Revolutionizing Detection: Amorphous Titanium Dioxide/Silver Nanosheets Enhance Sensitivity in Surface-Enhanced Raman Spectroscopy


Researchers have developed a new substrate for surface-enhanced Raman spectroscopy (SERS) using two-dimensional amorphous titanium dioxide/silver (a-TiO2/Ag) nanosheets. This innovation promises significantly higher sensitivity and better uniformity in detecting various substances, potentially transforming applications in analytical spectroscopy and materials science.

Artist's impression of Raman spectroscopy © Shahriyar -

Artist's impression of Raman spectroscopy © Shahriyar -

Surface-enhanced Raman spectroscopy (SERS) is a powerful, non-destructive analytical technique that enhances the Raman scattering effect, allowing for the detection of molecules at extremely low concentrations as compared to classical Raman spectroscopy. Traditional SERS substrates often rely on precious metals like silver (Ag) and gold (Au), which, despite their effectiveness, suffer from issues such as poor stability and lack of uniformity in size and shape (1). To address these challenges, the team of researchers have developed a novel SERS substrate combining amorphous titanium dioxide (a-TiO2) and silver (Ag) nanosheets. This innovative approach, which was published in Applied Spectroscopy, aims to harness the benefits of both semiconductor and metal properties to achieve superior Raman detection capabilities (2).

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This research was conducted by Lan Zhang, Shiying Wu, Tingting Zhang, and their colleagues at the Jiangsu Key Laboratory of Chemical Pollution Control and Resources Reuse, Nanjing University of Science and Technology, the Guangdong Provincial Key Laboratory of Microbial Culture Collection and Application, the State Key Laboratory of Applied Microbiology Southern China, and the Information Materials and Intelligent Sensing Laboratory of Anhui Province, among others (1).

A semiconductor SERS substrate is designed to amplify the Raman scattering signal of molecules adsorbed on its surface, thereby increasing sensitivity of molecular detection. Unlike traditional metal-based SERS substrates, which rely on the electromagnetic enhancement from local surface plasmon resonance, semiconductor substrates like titanium dioxide (TiO2) or zinc oxide (ZnO) utilize broad band gaps, chemical stability, and controlled structures to enhance Raman signals through a combination of electromagnetic and chemical enhancement mechanisms. The chemical enhancement in semiconductors arises from charge-transfer interactions between the substrate and the analyte molecules, leading to increased polarizability and larger scattering cross-sections. Incorporating silver nanoparticles with amorphous TiO2 nanosheets creates a hybrid substrate that offers the combined benefits of metal and semiconductor properties; this achieves greater sensitivity, stability, and uniformity in SERS applications.

The novel a-TiO2/Ag nanosheets were created using graphene oxide (GO) as a template. Titanium tetrachloride was used to prepare the TiO2 precursors, which were then calcined at different temperatures to form crystalline (c-TiO2) and amorphous (a-TiO2) nanosheets. These nanosheets were further combined with silver nanoparticles through electrostatic interaction to form the final 2D a-TiO2/Ag structure (2).

The team tested the new substrate using rhodamine 6G (R6G) and malachite green (MG) as probe molecules. The results showed an enhancement factor (EF) of up to 1 × 108, with detection limits for R6G and MG as low as 7.6 × 10-11 M and 3.8 × 10-10 M, respectively. Additionally, pollutants like 4-mercaptobenzoic acid (4-MBA) and alizarin red S (ARS) were detected at concentrations as low as 3.79 × 10-8 M and 3.82 × 10-8 M, respectively. These findings underscore the exceptional sensitivity and uniformity of the 2D a-TiO2/Ag nanosheet substrates (2).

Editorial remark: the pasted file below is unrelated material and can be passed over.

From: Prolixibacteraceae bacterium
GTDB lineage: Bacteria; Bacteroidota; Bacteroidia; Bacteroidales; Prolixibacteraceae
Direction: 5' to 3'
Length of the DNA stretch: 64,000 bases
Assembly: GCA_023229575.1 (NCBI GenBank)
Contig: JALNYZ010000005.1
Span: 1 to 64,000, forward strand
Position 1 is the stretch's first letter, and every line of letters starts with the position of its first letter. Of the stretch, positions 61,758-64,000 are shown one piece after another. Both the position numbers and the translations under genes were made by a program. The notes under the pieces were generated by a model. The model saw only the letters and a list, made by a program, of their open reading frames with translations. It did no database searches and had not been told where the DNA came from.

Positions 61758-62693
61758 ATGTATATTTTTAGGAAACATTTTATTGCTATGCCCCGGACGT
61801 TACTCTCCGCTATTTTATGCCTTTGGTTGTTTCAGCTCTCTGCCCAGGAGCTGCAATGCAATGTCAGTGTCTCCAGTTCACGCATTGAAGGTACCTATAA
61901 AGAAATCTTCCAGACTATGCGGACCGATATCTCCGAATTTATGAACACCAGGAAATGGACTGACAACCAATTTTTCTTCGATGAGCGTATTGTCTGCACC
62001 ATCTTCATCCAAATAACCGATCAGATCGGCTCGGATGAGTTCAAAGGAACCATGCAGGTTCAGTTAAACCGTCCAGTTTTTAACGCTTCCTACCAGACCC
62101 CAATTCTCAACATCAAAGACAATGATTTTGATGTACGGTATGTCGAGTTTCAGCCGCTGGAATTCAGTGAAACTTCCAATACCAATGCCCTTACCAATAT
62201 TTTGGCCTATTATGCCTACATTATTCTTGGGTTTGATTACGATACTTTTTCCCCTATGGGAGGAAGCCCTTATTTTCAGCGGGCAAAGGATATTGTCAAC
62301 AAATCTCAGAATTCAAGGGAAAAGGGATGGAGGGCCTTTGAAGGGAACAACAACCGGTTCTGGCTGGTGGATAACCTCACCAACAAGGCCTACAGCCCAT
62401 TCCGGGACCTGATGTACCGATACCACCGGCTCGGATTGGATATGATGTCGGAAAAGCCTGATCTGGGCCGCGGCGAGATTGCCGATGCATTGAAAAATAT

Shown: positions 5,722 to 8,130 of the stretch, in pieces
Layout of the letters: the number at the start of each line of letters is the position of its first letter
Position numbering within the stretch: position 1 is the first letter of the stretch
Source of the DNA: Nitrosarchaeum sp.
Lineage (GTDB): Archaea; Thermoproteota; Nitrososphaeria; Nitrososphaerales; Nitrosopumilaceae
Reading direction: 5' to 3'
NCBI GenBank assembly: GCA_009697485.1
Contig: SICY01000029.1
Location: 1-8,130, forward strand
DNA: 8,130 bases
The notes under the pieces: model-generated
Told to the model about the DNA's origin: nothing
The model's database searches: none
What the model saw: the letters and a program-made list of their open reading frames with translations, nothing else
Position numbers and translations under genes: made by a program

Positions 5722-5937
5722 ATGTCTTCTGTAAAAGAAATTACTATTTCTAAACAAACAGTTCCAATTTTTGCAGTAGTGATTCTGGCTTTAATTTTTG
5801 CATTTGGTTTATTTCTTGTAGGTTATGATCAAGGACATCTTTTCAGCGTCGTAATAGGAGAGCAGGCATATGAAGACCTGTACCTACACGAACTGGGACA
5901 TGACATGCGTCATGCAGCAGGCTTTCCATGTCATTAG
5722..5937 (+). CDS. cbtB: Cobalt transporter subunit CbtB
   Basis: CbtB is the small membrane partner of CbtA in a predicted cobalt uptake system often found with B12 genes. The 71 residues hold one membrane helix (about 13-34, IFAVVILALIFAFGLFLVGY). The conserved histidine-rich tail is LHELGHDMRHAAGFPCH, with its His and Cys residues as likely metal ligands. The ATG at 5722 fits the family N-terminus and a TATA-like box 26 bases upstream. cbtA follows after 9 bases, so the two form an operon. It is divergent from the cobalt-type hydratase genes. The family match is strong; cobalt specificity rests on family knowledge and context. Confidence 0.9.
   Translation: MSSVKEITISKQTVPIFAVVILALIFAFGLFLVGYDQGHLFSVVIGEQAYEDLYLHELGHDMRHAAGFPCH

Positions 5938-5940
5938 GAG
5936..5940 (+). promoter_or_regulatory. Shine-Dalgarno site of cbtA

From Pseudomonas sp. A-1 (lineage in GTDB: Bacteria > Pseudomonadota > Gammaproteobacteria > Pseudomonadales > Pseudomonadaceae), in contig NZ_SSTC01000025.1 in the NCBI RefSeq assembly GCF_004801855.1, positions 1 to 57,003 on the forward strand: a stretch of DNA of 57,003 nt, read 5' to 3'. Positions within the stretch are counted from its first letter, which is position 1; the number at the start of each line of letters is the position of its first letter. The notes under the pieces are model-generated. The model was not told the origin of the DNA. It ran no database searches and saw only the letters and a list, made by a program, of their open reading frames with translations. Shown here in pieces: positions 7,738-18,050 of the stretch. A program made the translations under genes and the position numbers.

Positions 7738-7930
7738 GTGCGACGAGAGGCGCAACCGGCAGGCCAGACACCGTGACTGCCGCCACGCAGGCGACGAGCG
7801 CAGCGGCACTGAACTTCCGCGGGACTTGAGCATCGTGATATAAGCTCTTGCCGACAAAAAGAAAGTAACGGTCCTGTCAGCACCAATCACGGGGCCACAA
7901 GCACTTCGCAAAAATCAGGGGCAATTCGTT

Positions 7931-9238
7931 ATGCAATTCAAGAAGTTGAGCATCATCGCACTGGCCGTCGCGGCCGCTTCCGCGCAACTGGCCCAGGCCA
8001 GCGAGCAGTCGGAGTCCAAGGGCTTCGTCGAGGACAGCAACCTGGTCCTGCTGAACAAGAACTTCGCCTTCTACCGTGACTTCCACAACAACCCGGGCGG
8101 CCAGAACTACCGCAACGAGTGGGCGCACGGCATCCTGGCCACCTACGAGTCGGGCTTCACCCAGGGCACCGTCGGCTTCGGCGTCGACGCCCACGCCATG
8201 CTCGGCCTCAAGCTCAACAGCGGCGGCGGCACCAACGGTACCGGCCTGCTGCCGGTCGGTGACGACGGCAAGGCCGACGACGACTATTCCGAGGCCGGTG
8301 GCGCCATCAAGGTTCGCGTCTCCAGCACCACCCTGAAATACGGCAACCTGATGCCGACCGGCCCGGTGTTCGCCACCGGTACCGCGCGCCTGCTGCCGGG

The researchers employed a range of sophisticated instruments to analyze the morphology and composition of the substrates. High-resolution transmission electron microscopy (TEM) and scanning electron microscopy (SEM) were used to capture detailed images of the nanosheets. A Raman spectrometer with a 532 nm argon ion excitation laser facilitated the measurement of Raman spectra, while a Zeta potentiometer and energy dispersive X-ray (EDX) spectroscopy system aided in characterizing the nanoparticles' dispersion and composition (2).

The development of 2D a-TiO2/Ag nanosheets represents a significant advancement in the field of SERS. These substrates not only demonstrate excellent sensitivity and reproducibility but are also straightforward to prepare in large quantities, making them highly practical for various applications. The study highlights the potential of these nanosheets to revolutionize SERS by providing a stable, uniform, and highly sensitive detection platform (2).

By addressing the inherent limitations of traditional SERS substrates, this study opens new avenues for the application of SERS in fields such as environmental monitoring, medical diagnostics, and material science. The innovative use of amorphous semiconductor nanostructures combined with precious metals showcases a promising future for enhanced molecular detection techniques.


(1) Strobbia, P.; Henegar, A. J.; Gougousi, T.; Cullum, B. M. Layered Gold and Titanium Dioxide Substrates for Improved Surface Enhanced Raman Spectroscopic Sensing. Appl. Spectrosc. 2016, 70 (8), 1375–1383. DOI: 10.1177/0003702816647964

(2) Zhang, L.; Wu, S.; Zhang, T.; et al. Two-Dimensional Amorphous Titanium Dioxide/Silver (TiO2/Ag) Nanosheets as a Surface-Enhanced Raman Spectroscopy Substrate for Highly Sensitive Detection. Appl. Spectrosc. 2024, 78 (3), 257–267. DOI: 10.1177/00037028231213099

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